News about Business & Hospitality Management

Students to Join Chef of Super Bowls to Prep Benefit Dinner

Chef Robin Rosenberg

A chef whose culinary creativity has been evidenced at Super Bowls, the Grammy Awards and the Kentucky Derby is set to lend his knowledge to Pennsylvania College of Technology students as they join him in the next edition of the college’s Visiting Chef Series.

Robin Rosenberg, vice president and chef de cuisine for Levy Restaurants, will spend three days on campus, working with students in the college’s School of Business & Hospitality to create an elegant meal on Friday, April 20. Proceeds from the Visiting Chef Dinner fund scholarships in the college’s baking and pastry arts, culinary arts and hospitality management majors.

Rosenberg will be joined by Chef John G. Scourlas, senior pastry chef for Levy Restaurants, who will also lead and mentor students.

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Alumni Sweethearts Celebrate Inspiring Mentors, Enduring Love

Alumni Sweethearts Chris Y. and Beth L. (Rozman) Cummings enjoy a Victorian House stay during their return to campus.

A couple who met at freshmen orientation – during the summer of 1998 – returned to campus this past weekend as the 2018 Alumni Sweethearts.

Chris Y. and Beth L. (Rozman) Cummings, of Elizabethtown, enjoyed an overnight stay in the Victorian House and dinner at Le Jeune Chef Restaurant as winners of Alumni Relations’ seventh annual Alumni Sweethearts contest. Due to the start of Spring Break, the alumni enjoyed a particularly quiet weekend at their alma mater.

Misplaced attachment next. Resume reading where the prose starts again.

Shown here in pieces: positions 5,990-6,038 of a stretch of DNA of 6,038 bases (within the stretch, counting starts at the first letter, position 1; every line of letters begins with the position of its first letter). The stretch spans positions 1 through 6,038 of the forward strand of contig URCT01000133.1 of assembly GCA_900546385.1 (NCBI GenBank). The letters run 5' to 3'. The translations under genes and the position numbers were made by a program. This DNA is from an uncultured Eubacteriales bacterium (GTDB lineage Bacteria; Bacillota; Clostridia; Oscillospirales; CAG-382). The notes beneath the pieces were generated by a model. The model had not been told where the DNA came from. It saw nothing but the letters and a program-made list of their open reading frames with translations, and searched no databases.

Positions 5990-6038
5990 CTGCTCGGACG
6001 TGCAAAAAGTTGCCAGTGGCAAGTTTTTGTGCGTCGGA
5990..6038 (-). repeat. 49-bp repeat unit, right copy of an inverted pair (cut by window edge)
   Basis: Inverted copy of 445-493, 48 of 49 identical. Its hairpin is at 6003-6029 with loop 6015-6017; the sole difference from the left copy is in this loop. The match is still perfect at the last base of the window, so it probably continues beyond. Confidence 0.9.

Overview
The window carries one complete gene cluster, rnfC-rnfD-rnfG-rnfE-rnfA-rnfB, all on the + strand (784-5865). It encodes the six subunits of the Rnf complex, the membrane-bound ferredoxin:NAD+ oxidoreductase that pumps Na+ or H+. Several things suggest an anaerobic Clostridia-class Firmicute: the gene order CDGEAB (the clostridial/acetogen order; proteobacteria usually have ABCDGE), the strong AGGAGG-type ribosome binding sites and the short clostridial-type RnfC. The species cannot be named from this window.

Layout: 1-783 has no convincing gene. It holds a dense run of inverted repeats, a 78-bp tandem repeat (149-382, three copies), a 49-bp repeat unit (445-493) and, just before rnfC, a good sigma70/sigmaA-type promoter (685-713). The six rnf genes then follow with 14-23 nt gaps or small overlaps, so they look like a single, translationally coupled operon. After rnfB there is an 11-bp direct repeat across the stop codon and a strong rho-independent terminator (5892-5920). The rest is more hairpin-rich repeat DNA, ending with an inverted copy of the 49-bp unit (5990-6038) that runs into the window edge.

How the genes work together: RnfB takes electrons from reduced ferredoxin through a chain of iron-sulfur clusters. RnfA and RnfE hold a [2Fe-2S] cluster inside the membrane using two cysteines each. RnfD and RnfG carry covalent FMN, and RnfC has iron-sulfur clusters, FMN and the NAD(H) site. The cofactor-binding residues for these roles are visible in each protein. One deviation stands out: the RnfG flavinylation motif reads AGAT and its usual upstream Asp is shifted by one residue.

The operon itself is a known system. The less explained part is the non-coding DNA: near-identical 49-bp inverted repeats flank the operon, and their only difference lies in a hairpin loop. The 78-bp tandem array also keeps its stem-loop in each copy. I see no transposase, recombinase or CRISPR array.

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Penn College Students Assist Food Network Star at PA Farm Show

Penn College students (from left) Amaris T. Smith, of Williamsport, Bridget M. Callahan, of Pottsville, Jacob W. Parobek, of Seltzer, Brittany L. Mink, of Allentown; and Paul J. Herceg, of Chalfont, are among 11 Penn College student volunteers who helped to showcase recipes made from quality Pennsylvania ingredients at the 2018 Pennsylvania Farm Show.

An “Iron Chef” was among the culinarians who joined Pennsylvania College of Technology students to showcase the quality ingredients produced by Pennsylvania farms at the state Farm Show.

The students volunteered the final days of their winter break at the event, where they worked with some of Pennsylvania’s best chefs – and Food Network star Chef Alex Guarnaschelli – to prepare ingredients for the chefs’ demonstrations on the PA Preferred Culinary Connection stage and to cook samples of the recipes for Farm Show visitors.

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D.C.-Based Restaurant Group to Visit in February